TSA set to test TWIC card reader technology

After deciding on five locations to test the biometric piece of the Transportation Worker Identification Credential program and issuing the card’s architecture standards in September, the Transportation Security Administration will hold a vendor day Nov. 19 to discuss card reader specifications and the tests in more detail, said Maurine Fanguy, TWIC program manager.

TSA announced that Watermark Cruises in Annapolis, Md., and the ports of Los Angeles; Long Beach, Calif.; New York and New Jersey; and Brownsville, Texas,  will begin using card readers to evaluate the operational impact of the biometric verification system.

“We are looking at other ports to participate, too, including towing and other brown water or ocean vessels,” Fanguy said during a presentation at the Interagency Smart Card Advisory Board meeting in Washington last week. “The tests will start at the end of 2007 or early 2008.”

TSA issued working technical specifications for TWIC card reader hardware and applications in September, including user identification, password and contactless biometric capabilities and the requirement that it take no more than 3 seconds per person.

Fanguy said TSA also will test readers in two other ways: in a laboratory environment against a set of benchmarks and full-system operational testing at ports.

TSA began issuing TWIC cards Oct. 16 in Delaware and expanded to five other locations last week, including Baton Rouge, La., and Oakland, Calif., and will add at least 10 more ports by the end of this month. TSA enrolled more than 1,200 workers in the program in its first three weeks.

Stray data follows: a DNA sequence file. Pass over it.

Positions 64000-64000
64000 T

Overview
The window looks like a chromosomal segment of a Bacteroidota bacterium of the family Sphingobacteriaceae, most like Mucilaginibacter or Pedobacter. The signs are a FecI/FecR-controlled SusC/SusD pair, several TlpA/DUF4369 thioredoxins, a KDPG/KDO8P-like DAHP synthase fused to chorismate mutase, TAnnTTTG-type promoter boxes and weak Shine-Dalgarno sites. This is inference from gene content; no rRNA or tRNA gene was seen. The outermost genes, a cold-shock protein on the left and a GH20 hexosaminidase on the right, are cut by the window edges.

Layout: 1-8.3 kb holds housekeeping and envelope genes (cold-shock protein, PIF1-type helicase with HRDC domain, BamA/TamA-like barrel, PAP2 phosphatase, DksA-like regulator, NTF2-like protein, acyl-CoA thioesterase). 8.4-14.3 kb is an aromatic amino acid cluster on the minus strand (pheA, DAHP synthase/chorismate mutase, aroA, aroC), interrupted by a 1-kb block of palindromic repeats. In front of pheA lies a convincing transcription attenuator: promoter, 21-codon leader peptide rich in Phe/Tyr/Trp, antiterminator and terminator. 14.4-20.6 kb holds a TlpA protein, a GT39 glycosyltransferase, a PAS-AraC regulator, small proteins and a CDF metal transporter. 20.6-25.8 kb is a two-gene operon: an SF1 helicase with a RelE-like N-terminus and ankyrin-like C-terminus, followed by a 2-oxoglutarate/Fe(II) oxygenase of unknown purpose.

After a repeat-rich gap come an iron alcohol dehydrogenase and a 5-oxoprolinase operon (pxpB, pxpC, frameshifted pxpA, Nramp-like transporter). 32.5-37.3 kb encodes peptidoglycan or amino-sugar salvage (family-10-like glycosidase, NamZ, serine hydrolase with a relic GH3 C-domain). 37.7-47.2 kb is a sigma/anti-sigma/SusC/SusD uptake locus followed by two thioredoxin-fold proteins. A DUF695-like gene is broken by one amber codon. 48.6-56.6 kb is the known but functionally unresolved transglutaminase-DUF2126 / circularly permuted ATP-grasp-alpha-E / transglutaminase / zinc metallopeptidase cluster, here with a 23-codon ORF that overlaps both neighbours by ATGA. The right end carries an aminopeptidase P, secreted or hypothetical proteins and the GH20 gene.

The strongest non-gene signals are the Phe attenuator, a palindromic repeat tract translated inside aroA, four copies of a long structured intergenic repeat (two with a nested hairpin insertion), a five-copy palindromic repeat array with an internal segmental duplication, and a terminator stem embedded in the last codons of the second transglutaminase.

“The TWIC technical architecture is compatible with the credentialing standards established in Federal Information Processing Standard 201-1,” Fanguy said during an Oct. 30 hearing of the House Homeland Security Committee’s Border, Maritime and Global Counterterrorism Subcommittee. “This alignment is critical to support card and reader interoperability within the maritime mode.”

Fanguy added that because of the comments TSA received on the initial TWIC Notice of Proposed Rulemaking, it removed the requirement for biometric readers from the TWIC final rule to allow time to establish technology specifications to support maritime operations.

She said TSA, the Homeland Security Department’s Science and Technology Directorate, and the National Institute of Standards and Technology will establish a test plan to evaluate the card reader interface under a variety of conditions and assess its effect on operations.

TSA and the Coast Guard also are developing procedures for the sharing of fingerprints, identity verification, criminal history and photographs for TWIC, Fanguy said.


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